And that’s what we’re seeing, right? If we look at what we saw with both waves one and two of COVID, and when we started to hit this low, we saw rates declining, we saw bad rates opening up. And what happened? We thought everything was over with. We were initially focused on PPE, but what we missed, the trimmers. And remember I told you there are aftershocks. The aftershocks said that it’s not just going to be PPE that you can’t get. There are going to be other critical items that are ultimately going to be affected. And so, because we hadn’t made changes in the way we approach and the way we manage now, all of a sudden, that list of ten items is a list of 30, 40, 50 items that now we’re struggling to get on a consistent basis that we actually need.

Scott Luton (00:45:47):

Yes. All right. So, I’m going to move us ahead. We got a lot more, Guy and Dr. Bradley, we want to share with everyone. There’s a lot of folks claiming y’all dropping mics. You got t-shirt-isms. Y’all really making a mark here as expected. So, I want to move forward. I want to talk really quick about what we’re calling the data determinant. Let’s stick with Dr. Bradley here for a second. Talk about how data is key to automation enablement.

Dr. Randy Bradley (00:46:16):

You know, I always like to think about it in terms of this pyramid that we’re working towards, Scott. And, essentially, one of the things that you’re going to have at this base is you’re going to have that digital connectivity. And then, as you get the digital connectivity, you got to move up to this automation. That digital connectivity is necessary to make sure that data can flow more seamlessly. Then, we can start to automate. Then, we can start looking at advanced analytics. And then, we can get into more predictive or, really, more emerging technologies that we bring to the foreground.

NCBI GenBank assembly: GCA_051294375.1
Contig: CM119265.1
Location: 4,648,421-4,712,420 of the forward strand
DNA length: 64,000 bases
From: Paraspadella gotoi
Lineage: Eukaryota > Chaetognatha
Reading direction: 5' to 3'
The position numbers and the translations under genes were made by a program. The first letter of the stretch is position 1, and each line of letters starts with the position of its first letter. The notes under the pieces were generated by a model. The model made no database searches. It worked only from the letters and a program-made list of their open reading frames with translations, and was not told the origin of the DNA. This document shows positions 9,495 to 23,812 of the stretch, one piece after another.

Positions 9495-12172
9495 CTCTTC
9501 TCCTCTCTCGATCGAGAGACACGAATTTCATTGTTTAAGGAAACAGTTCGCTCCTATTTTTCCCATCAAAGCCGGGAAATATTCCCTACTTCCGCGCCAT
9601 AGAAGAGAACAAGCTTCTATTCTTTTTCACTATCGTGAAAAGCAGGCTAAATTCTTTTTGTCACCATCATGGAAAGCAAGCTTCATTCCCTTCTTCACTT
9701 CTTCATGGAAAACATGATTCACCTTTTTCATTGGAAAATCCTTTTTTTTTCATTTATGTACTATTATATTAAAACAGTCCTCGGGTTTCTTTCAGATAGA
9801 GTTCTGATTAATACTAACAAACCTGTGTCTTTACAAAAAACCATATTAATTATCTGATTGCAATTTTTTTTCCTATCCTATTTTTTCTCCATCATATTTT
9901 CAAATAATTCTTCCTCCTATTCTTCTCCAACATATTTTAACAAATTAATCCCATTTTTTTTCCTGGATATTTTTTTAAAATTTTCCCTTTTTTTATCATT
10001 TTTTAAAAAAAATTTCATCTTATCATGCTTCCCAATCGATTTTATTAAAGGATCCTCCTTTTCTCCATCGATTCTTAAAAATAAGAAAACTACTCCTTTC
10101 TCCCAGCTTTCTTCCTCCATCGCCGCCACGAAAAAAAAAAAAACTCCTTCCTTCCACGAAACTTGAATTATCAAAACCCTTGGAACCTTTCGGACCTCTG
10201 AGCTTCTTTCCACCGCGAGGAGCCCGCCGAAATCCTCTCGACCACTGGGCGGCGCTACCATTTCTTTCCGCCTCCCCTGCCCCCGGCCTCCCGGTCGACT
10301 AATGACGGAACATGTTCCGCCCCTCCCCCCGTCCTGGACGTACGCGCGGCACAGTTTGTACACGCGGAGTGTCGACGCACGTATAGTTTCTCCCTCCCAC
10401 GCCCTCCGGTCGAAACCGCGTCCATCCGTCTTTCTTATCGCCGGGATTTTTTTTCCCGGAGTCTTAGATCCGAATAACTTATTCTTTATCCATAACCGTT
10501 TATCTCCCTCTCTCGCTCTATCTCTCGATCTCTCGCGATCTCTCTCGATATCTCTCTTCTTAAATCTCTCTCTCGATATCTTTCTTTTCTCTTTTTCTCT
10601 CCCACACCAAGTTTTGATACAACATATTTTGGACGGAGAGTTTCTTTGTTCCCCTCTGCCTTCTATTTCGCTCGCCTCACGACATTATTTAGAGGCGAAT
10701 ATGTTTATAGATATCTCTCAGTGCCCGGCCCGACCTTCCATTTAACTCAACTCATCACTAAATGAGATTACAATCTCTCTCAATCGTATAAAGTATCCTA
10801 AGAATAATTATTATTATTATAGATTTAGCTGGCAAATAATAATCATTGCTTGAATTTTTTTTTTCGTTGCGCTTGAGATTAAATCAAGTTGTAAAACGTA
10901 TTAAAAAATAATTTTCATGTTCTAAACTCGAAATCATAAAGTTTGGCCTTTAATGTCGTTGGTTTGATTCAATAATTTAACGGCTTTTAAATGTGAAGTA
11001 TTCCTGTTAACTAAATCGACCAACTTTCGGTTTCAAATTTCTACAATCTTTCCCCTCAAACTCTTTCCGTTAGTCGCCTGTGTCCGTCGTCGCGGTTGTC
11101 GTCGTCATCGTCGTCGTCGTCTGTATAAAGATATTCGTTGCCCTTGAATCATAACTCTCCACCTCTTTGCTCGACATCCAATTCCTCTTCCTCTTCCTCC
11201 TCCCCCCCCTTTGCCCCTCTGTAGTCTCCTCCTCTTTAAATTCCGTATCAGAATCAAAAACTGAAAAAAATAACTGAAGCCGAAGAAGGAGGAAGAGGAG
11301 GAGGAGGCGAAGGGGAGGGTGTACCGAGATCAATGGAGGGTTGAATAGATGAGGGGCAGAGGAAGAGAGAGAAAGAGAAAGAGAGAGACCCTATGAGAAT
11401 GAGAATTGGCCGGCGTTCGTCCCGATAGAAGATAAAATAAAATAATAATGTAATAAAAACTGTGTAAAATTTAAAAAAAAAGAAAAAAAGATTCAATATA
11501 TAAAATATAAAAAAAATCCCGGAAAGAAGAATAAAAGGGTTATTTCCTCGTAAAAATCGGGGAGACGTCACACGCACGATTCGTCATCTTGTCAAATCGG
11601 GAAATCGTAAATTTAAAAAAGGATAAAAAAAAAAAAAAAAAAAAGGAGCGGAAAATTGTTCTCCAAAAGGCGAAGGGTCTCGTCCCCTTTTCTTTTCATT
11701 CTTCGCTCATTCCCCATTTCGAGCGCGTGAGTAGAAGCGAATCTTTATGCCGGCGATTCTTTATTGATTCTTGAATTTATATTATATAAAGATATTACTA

Dr. Randy Bradley (00:46:44):

But apart from that, what we have to think about is data is that central core to both your digital strategy and your analytic strategy. And, unfortunately, the work we have done with a multitude of organizations, we find that fewer than 25 percent of them have a digital strategy, around 18 percent of them have an analytic strategy, and approximately seven to nine percent of them have a data strategy. Now, think about that. The part that’s key and critical to all of them is the one that exist the least. And so, yet, nearly every one of these organizations have digital and analytics initiatives underway. But yet we haven’t thought about where we’re going, what it’ll look like when we get there, so how will we know when we’ve arrived?

Scott Luton (00:47:27):

All right. So, Guy, man, you bring data to a data conversation. He’s making some big points there. When you think of data being that critical key to automation enablement, what do you say?

Guy Courtin (00:47:40):

I agree. And I’ll go back to a prior life of mine when I worked in the warehouse automation space. We build robots, which we’re very, very cool. But I remember our founder made a great point, he said, “The hardware does the work. But the software, the data, is what creates the work.” And I think what we need to look at when it comes to data – and Randy’s heard me say this a million times, I’m going to say it again – when I hear data is the new oil, I kind of laugh. I’m like, “Well, oil is nothing until I refine it, until I do something with it.” And so, I mold that data into what I want it to do for me.


Guy Courtin (00:48:14):